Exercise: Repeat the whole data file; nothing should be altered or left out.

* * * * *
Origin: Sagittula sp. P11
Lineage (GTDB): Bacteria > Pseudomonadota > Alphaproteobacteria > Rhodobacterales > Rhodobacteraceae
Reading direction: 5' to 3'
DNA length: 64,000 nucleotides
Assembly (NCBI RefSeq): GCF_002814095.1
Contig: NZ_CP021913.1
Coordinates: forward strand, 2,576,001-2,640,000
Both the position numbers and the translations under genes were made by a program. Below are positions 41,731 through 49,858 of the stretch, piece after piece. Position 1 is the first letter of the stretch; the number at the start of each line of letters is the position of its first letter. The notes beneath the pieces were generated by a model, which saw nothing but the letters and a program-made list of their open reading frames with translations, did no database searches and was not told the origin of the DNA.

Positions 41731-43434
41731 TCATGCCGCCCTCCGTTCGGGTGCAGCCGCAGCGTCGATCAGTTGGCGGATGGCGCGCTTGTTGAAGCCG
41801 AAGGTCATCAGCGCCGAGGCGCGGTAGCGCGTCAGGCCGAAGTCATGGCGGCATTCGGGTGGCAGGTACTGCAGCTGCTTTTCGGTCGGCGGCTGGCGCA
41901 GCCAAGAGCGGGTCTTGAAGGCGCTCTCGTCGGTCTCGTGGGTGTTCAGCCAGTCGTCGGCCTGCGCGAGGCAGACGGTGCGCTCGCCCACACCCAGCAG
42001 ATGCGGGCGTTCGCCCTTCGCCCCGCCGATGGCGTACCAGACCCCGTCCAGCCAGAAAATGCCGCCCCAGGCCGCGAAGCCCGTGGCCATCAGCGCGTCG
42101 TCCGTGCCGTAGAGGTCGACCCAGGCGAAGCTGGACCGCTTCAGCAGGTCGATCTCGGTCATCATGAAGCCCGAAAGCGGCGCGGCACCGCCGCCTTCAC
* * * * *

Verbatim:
Origin: Sagittula sp. P11
Lineage (GTDB): Bacteria > Pseudomonadota > Alphaproteobacteria > Rhodobacterales > Rhodobacteraceae
Reading direction: 5' to 3'
DNA length: 64,000 nucleotides
Assembly (NCBI RefSeq): GCF_002814095.1
Contig: NZ_CP021913.1
Coordinates: forward strand, 2,576,001-2,640,000
Both the position numbers and the translations under genes were made by a program. Below are positions 41,731 through 49,858 of the stretch, piece after piece. Position 1 is the first letter of the stretch; the number at the start of each line of letters is the position of its first letter. The notes beneath the pieces were generated by a model, which saw nothing but the letters and a program-made list of their open reading frames with translations, did no database searches and was not told the origin of the DNA.

Positions 41731-43434
41731 TCATGCCGCCCTCCGTTCGGGTGCAGCCGCAGCGTCGATCAGTTGGCGGATGGCGCGCTTGTTGAAGCCG
41801 AAGGTCATCAGCGCCGAGGCGCGGTAGCGCGTCAGGCCGAAGTCATGGCGGCATTCGGGTGGCAGGTACTGCAGCTGCTTTTCGGTCGGCGGCTGGCGCA
41901 GCCAAGAGCGGGTCTTGAAGGCGCTCTCGTCGGTCTCGTGGGTGTTCAGCCAGTCGTCGGCCTGCGCGAGGCAGACGGTGCGCTCGCCCACACCCAGCAG
42001 ATGCGGGCGTTCGCCCTTCGCCCCGCCGATGGCGTACCAGACCCCGTCCAGCCAGAAAATGCCGCCCCAGGCCGCGAAGCCCGTGGCCATCAGCGCGTCG
42101 TCCGTGCCGTAGAGGTCGACCCAGGCGAAGCTGGACCGCTTCAGCAGGTCGATCTCGGTCATCATGAAGCCCGAAAGCGGCGCGGCACCGCCGCCTTCAC